Win tickets to see the smash hit musical Mamma Mia at the Roanoke Civic Center. Two winners will each receive four tickets!
Wednesday, July 31, 2013
I approached Cal Thomas’ recent column (“Tragedy and race were not on trial,” July 17) on the George Zimmerman trial with some trepidation. (This is, after all, the columnist who once used the Virginia Tech massacre as a prop by which to illuminate absolutely nothing about abortion (“Carnage at Tech and in the womb” April 25, 2007, column).
Naïve optimism eventually beat out my sense of caution; however, to paraphrase Thomas’ closing line, there were no winners.
Thomas continues in the reactionary-conservative tradition of trafficking in the realm of false equivalence rather than that of fact, calling for “One standard. One national identity. One America.” As if these were the same concepts in practice as they are in theory. But Thomas doesn’t stop there, pushing clean through false equivalence to arrive at faux-innocent befuddlement — most notably in his hand-wringing over our country’s “never-ending racial double standard.”
Thomas presents not only the scant media attention given to a recent assault allegedly committed by four young men in Georgia, but none other than O.J. Simpson — the acquittal of a wealthy (black) celebrity somehow equated with the acquittal of an overzealous (non-black) neighborhood watchman.
Never mind that the four young men in Georgia are several times more likely than four white men convicted of the same crime not only to face conviction, but life in prison, if not the death penalty.
In fact, never mind any statistics, facts and evidence regarding the disproportionate incarceration of blacks, the lengthier sentencing of black convicts (as in the recent case of Marissa Alexander, sentenced to 20 years for firing warning shots in her home against her allegedly abusive husband), racial profiling among the police, etc.
The empirical is of little to no interest to Thomas and his ilk, who seem to prefer the ongoing bemusement of a worldview rarely squared with reality.
So, perhaps a mental exercise is in order: I would ask Thomas to reflect on what his response might have been had he, as a teenager, been stalked at night by an adult. Perhaps he would have dialed 911. Perhaps he would have run.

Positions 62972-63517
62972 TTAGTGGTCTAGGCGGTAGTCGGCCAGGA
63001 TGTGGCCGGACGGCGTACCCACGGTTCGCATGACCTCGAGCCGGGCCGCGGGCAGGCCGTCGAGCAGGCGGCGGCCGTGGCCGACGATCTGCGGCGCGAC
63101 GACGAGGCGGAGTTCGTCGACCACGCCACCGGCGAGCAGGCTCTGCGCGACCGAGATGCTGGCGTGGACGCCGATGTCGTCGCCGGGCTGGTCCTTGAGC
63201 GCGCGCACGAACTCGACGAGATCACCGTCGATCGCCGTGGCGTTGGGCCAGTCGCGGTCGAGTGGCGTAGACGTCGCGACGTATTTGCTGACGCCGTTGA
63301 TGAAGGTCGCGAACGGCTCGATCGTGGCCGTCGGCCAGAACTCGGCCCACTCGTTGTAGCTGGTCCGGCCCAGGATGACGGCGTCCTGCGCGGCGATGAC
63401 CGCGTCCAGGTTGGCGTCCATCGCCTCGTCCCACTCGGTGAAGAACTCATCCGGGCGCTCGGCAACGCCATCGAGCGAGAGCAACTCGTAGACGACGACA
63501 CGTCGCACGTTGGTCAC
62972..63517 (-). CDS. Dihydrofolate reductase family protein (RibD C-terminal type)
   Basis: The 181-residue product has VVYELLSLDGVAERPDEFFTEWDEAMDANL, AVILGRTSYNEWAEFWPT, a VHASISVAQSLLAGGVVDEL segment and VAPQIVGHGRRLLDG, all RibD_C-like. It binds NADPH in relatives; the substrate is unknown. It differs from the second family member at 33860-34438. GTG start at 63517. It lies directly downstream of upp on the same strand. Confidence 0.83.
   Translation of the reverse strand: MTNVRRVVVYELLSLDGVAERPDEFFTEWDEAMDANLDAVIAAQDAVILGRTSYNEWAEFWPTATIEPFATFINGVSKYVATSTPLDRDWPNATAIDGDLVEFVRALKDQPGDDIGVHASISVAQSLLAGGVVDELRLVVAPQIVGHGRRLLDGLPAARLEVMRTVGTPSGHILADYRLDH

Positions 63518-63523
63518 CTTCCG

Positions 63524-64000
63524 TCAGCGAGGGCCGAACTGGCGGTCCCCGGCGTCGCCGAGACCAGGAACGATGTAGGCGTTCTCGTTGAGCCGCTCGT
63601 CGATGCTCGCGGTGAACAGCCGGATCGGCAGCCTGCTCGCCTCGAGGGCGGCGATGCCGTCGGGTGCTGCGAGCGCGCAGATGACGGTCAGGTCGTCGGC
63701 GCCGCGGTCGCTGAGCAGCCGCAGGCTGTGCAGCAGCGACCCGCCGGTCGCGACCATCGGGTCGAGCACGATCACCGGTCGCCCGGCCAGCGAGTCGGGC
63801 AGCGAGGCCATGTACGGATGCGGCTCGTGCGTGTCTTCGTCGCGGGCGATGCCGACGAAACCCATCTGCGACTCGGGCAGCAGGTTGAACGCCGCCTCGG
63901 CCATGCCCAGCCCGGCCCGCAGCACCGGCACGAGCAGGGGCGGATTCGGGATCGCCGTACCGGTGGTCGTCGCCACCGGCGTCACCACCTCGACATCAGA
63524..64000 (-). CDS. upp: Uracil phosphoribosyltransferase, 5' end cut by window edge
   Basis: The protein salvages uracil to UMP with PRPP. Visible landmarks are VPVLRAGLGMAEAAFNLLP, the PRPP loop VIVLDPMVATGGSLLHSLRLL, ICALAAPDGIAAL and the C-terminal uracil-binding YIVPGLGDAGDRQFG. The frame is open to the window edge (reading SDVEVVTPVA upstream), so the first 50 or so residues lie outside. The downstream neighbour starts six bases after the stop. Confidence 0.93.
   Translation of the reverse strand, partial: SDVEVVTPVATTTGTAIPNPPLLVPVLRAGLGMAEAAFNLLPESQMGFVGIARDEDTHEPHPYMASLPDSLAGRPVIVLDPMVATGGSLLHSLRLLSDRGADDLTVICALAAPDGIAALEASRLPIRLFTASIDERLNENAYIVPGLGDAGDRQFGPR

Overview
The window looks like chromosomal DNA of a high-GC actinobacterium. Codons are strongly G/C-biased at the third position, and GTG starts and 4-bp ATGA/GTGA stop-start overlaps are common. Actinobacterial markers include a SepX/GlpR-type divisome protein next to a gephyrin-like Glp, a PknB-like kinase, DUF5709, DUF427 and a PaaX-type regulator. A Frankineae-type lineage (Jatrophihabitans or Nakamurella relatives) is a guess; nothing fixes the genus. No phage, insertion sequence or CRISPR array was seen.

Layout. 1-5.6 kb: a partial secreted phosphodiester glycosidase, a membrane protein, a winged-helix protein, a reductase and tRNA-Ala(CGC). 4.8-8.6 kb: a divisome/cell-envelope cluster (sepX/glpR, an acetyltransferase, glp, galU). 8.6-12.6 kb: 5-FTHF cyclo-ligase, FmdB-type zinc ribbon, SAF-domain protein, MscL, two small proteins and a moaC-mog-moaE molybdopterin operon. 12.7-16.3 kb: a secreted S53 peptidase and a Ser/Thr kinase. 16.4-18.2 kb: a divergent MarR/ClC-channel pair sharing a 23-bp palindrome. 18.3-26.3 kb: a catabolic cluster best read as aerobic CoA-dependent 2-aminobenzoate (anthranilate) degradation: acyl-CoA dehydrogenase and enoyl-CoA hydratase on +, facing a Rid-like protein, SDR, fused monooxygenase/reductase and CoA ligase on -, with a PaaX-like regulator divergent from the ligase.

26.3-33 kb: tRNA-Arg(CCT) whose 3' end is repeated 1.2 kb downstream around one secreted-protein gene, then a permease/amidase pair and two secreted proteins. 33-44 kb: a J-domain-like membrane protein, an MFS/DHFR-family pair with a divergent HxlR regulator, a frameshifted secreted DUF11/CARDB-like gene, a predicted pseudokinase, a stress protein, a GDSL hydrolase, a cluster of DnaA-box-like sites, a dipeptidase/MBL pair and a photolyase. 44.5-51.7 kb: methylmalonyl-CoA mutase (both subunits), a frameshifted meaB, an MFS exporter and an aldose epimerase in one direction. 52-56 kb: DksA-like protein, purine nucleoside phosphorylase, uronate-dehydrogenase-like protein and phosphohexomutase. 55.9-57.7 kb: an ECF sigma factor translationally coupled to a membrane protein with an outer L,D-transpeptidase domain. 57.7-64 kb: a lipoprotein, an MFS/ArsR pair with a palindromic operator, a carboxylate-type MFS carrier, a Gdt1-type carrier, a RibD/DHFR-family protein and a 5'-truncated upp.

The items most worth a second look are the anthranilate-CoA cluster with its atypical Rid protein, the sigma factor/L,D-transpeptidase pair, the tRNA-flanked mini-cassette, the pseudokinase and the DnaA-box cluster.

A young Thomas might have confronted his stalker, demanding to know why he was being followed out of indignation over his rights being infringed upon.
And herein lies the rub: I have accepted, after many years of pondering the issue, that I can never know the reality of being young and black in America. I don’t know what it’s like to distrust the police, let alone the justice system, if not the entire enterprise of American democracy, because I’ve seen time and again the ways in which these systems and these people have failed me and those around me.
But I do know that the double standard in our society so vexing to Thomas is experienced on the other side as brutal inequality, baseless prejudice and paranoiac profiling, regardless of the exceptions Thomas purports to have dug up.
The tacit thesis of Thomas’ argument is the same as that of all who willfully turn a blind eye to racism in our country. It’s the dubious notion that equality can be achieved simply by acting as if everyone were already treated equally, no matter the evidence to the contrary.
Where Thomas sees a “never-ending racial double standard,” I see a never-ending racial disparity. The equivalent crimes held up as examples by Thomas rarely, if ever, result in equivalent outcomes for the accused, particularly the black accused.
I believe Zimmerman is sincere in maintaining his own innocence, and that is precisely the problem: His initial response to a young black man in a hoodie is the kind of pervading and insidious racism so ingrained in the American psyche that we routinely mistake it for natural instinct.
If the Zimmerman trial achieves anything, perhaps it will be to cause all of us to ask: What was Trayvon Martin supposed to do? And what would you do, as a 17-year-old walking home with a pack of Skittles, when an armed adult mistaking predatory for protective behavior decides to save the neighborhood from a menace you do not present?
Weather JournalStorm track isn't very snowy for us